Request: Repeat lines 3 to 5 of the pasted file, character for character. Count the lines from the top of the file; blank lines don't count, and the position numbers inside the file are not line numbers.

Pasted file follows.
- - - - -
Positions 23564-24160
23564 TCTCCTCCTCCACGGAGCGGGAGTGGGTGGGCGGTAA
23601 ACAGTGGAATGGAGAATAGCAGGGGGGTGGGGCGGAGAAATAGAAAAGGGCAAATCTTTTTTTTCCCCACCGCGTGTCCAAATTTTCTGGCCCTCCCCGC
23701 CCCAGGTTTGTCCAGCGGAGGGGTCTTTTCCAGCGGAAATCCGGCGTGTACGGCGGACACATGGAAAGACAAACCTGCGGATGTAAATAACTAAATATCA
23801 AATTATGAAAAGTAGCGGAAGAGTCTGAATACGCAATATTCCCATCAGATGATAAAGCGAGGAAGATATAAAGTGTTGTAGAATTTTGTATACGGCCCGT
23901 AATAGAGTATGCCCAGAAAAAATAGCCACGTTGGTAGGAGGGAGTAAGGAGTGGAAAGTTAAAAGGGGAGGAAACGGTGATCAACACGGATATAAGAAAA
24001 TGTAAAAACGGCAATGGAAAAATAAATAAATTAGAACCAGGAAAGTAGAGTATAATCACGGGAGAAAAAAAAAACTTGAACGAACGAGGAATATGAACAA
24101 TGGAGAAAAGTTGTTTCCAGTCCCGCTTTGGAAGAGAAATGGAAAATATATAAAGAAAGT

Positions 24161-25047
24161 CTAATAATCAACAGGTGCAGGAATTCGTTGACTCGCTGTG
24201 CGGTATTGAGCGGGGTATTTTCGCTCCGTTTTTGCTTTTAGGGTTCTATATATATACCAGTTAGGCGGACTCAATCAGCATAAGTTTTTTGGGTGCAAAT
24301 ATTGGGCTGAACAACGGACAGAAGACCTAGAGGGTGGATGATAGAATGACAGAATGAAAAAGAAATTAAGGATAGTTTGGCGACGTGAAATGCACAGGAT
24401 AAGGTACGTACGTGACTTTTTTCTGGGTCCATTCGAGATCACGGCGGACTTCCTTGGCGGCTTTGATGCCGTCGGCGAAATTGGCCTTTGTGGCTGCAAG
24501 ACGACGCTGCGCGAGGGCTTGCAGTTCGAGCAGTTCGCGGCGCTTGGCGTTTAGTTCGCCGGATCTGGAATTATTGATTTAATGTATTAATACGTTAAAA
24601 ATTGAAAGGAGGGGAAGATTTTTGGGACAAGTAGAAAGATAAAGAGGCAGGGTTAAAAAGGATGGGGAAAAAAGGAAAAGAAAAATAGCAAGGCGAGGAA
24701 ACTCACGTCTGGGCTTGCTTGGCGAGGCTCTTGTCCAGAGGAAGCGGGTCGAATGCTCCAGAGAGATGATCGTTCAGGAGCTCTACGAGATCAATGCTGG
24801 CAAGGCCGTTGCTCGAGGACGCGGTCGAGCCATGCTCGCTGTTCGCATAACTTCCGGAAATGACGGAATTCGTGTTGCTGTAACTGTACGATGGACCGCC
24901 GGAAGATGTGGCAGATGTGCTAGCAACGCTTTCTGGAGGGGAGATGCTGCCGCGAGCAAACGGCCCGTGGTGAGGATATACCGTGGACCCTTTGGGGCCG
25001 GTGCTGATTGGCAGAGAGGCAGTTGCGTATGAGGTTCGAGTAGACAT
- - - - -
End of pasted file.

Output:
23601 ACAGTGGAATGGAGAATAGCAGGGGGGTGGGGCGGAGAAATAGAAAAGGGCAAATCTTTTTTTTCCCCACCGCGTGTCCAAATTTTCTGGCCCTCCCCGC
23701 CCCAGGTTTGTCCAGCGGAGGGGTCTTTTCCAGCGGAAATCCGGCGTGTACGGCGGACACATGGAAAGACAAACCTGCGGATGTAAATAACTAAATATCA
23801 AATTATGAAAAGTAGCGGAAGAGTCTGAATACGCAATATTCCCATCAGATGATAAAGCGAGGAAGATATAAAGTGTTGTAGAATTTTGTATACGGCCCGT